From a blogpost I shared fourteen months ago…
Now when the builders had laid the foundation of the temple of the Lord, the priests stood in their apparel with trumpets, and the Levites, the sons of Asaph, with cymbals, to praise the Lord according to the directions of King David of Israel. 11 They sang, praising and giving thanks to the Lord, saying, “For He is good, for His lovingkindness is upon Israel forever.” And all the people shouted with a great shout when they praised the Lord because the foundation of the house of the Lord was laid. 12 Yet many of the priests and Levites and heads of fathers’ households, the old men who had seen the first temple, wept with a loud voice when the foundation of this house was laid before their eyes, while many shouted aloud for joy, 13 so that the people could not distinguish the sound of the shout of joy from the sound of the weeping of the people, for the people shouted with a loud shout, and the sound was heard far away (Ezra 3:10-13 NASB).
This was a time in which rejoicing was most appropriate, and, as well, it was centered up in music and singing, which the Holy Spirit had orchestrated through David many years before. Such worship is carried on to this present hour by those who rejoice in the Testimony of the Messiah and Him Crucified.The Jewish people, in their displays of emotion, whether it was joy or sadness, were very demonstrative.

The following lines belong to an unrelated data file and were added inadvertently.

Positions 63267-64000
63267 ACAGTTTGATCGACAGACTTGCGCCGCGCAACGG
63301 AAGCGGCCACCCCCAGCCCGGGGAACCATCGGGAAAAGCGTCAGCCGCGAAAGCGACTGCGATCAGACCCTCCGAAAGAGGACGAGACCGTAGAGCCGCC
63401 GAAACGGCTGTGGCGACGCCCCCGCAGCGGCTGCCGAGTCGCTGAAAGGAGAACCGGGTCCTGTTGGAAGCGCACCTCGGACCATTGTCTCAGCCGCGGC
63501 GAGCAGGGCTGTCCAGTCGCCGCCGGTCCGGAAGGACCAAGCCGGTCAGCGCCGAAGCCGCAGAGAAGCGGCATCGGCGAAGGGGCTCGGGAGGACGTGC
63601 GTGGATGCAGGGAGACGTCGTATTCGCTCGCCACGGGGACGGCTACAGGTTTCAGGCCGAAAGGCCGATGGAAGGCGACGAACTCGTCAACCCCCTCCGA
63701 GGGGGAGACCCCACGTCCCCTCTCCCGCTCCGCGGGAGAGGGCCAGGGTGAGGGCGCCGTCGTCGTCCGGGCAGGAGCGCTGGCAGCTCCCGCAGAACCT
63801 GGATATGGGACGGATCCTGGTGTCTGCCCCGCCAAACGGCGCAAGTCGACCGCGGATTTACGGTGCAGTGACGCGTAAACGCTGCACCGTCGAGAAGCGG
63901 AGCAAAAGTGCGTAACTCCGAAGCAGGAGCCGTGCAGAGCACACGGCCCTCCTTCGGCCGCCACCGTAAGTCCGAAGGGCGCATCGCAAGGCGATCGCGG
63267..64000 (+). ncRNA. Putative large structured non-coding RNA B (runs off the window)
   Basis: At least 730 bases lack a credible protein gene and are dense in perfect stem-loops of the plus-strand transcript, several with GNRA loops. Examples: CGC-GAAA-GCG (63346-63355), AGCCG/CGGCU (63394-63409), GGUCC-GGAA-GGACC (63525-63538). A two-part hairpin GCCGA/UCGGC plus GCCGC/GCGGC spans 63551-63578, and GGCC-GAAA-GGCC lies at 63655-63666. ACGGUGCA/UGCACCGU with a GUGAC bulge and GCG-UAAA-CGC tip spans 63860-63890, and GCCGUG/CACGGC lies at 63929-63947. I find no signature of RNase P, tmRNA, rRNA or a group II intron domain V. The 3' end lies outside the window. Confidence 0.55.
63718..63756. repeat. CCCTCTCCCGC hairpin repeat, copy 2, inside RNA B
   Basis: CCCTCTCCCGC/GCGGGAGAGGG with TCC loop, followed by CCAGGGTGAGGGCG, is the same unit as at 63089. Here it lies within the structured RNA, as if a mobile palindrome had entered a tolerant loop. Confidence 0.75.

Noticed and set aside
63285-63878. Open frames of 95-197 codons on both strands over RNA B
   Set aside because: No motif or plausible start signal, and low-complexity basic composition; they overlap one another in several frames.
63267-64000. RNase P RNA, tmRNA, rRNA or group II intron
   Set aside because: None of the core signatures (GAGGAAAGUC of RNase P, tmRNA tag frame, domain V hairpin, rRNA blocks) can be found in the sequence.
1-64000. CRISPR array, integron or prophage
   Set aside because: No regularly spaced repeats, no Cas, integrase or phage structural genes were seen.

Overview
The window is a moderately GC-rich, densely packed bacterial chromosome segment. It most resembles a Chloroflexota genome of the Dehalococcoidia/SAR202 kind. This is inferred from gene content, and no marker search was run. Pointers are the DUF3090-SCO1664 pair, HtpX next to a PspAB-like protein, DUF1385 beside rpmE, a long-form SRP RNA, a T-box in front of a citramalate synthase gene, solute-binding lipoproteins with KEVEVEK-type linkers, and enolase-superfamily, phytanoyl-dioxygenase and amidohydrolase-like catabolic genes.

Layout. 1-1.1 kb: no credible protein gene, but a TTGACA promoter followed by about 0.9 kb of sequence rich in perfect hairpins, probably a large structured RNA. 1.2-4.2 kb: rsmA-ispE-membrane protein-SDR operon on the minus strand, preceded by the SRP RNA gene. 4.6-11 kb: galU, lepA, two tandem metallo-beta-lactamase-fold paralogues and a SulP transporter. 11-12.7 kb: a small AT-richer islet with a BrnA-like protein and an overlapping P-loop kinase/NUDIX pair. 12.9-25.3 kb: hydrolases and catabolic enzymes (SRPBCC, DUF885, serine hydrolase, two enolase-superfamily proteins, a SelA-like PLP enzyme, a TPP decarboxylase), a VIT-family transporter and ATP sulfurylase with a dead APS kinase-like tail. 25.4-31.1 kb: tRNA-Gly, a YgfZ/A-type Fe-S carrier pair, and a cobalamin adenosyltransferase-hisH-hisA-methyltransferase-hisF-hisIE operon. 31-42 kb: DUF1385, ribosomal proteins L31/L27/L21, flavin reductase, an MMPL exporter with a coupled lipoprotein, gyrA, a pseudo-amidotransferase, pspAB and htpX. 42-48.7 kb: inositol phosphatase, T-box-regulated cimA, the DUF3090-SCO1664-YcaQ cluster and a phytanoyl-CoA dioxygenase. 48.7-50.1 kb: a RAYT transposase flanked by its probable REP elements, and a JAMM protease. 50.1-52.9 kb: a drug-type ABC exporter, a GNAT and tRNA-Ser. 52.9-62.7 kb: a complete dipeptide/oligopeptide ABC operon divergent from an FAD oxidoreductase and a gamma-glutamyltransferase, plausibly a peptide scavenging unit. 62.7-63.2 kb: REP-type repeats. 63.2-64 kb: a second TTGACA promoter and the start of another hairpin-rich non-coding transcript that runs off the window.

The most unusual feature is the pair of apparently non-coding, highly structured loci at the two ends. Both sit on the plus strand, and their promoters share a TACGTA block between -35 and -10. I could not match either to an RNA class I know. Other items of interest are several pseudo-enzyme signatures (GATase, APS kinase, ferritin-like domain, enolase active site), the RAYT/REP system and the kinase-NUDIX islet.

The Temple was not destroyed at the beginning of the seventy years captivity; in fact, it had probably been destroyed a little less than 50 years before, so there would have been many who remembered its glory well and no doubt wept.
By the rivers of Babylon, there we sat down, yes, we wept, when we remembered Zion. We hanged our harps upon the willows in the midst thereof. For there they who carried us away captive required of us a song; and they who wasted us required of us mirth, saying, Sing us one of the songs in a strange land? If I forget you, O Jerusalem, let my right hand forget her cunning (Psalm 137:1-5 KJV).
Source: Ezra 3